While there are hints of these tendencies upon other planets— upon ours, they definitively incline the cycles of matter and energy, setting the Earth apart in their clarity of expression and consequence.   Yet in this way, the Earth is not special.  Given the unique stellar confluence of every planet, each has it’s own cosmological character.  From  the endless storms of Jupiter to the endemic volcanoes of Venus, each planet’s character tends towards its own unique expressions of surface, ocean and atmosphere.

Images compiled of the Jupiter's Great Red Spot taken by Voyager 2 on July 8 1979. NASA/JPL-Caltech/Kevin M. Gill

But such tendencies are not hard and fast rules.  Not all storms on Jupiter turn to giant red spots, nor do all Venusian mountains erupt. Likewise, not all of the Earth’s cycles express Earthen tendencies with equal clarity and consequence2. In this way, over the eons, certain Earthen organism and ecosystems have come to embody the Earth’s tendencies more than others.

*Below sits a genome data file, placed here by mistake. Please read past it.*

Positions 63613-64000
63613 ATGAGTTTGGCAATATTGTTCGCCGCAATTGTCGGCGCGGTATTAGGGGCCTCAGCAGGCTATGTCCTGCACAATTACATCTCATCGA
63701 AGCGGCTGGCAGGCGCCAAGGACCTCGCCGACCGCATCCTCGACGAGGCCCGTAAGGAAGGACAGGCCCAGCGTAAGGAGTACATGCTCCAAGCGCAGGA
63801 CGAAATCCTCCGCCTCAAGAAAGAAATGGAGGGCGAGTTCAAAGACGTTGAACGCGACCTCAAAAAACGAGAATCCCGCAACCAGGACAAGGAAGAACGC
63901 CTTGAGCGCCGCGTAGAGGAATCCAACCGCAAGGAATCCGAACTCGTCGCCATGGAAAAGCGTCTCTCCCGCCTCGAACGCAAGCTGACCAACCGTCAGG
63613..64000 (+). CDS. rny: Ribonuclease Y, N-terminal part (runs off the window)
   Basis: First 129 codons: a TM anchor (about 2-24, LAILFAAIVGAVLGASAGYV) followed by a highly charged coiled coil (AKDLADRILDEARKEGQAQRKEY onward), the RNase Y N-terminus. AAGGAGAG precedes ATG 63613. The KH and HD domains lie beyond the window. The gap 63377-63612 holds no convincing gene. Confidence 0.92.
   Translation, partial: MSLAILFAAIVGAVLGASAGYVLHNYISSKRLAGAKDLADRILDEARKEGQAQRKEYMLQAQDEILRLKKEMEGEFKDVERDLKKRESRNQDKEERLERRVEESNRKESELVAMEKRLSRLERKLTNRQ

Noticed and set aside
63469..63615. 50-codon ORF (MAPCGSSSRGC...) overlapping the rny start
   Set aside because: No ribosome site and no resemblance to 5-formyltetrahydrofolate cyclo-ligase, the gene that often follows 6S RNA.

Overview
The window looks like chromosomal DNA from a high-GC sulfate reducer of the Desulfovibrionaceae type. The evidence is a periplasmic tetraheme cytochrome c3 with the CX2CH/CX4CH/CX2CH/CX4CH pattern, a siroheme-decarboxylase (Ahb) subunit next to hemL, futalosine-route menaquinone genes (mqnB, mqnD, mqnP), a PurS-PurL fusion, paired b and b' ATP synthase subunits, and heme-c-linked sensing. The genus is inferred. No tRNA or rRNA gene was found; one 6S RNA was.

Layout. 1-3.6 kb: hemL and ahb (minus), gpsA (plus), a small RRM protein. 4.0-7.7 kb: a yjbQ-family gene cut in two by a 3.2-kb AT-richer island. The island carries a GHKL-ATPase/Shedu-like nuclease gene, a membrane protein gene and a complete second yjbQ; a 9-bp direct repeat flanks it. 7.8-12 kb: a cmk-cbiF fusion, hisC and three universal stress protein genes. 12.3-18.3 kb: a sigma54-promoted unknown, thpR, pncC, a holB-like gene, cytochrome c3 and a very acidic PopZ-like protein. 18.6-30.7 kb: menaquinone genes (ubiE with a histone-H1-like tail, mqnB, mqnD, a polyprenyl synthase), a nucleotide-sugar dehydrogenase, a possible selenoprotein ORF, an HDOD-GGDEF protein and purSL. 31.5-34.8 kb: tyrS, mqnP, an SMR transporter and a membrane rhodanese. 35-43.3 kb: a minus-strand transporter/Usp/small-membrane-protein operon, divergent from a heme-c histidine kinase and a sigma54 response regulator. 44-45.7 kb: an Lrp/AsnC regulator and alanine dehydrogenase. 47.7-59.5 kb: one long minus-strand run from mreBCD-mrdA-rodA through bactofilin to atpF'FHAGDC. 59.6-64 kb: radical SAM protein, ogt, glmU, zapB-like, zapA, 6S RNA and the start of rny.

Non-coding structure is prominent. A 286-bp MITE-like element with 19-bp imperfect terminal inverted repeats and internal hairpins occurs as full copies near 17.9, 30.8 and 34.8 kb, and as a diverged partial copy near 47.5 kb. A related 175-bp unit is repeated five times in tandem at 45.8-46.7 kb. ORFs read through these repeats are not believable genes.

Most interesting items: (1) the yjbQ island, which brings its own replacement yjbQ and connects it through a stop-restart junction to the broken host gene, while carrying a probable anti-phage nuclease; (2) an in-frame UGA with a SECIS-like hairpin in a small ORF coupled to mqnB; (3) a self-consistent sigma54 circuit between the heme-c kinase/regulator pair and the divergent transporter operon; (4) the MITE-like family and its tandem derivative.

In the next six chapters, we shall examine systems that have come to embody a particular Earthen ethic with exceptional elegance.  Through the lens of cycle-centric traditions and  the guidance of physics, biology and astronomy we will examine the cycles of the Salmon, the manner of Mollusks, the age of the Carboniferous, the biodiversity of ancient oceans and the awareness of a mycorrhizal forest.  Each shall aid us in discerning the essence of a particular Earthen principle, and together reveal the full character of ecological contribution.

What I call an Earthen ethics.

Using Earthen ethics, we can then confidently discern and define what is green (what is an ecological contribution) and what is grey (what is not).   What is green is that which embodies the six Earthen principles and leads to a more livable, biodiverse, stable, resilient, cooperative, abundant and conscious biosphere.   What is grey is that which conflicts with any one of the Earthen principles, leading to the opposite— lowering consciousness, reducing biome stability, and livability, and decreasing biodiversity and resiliency.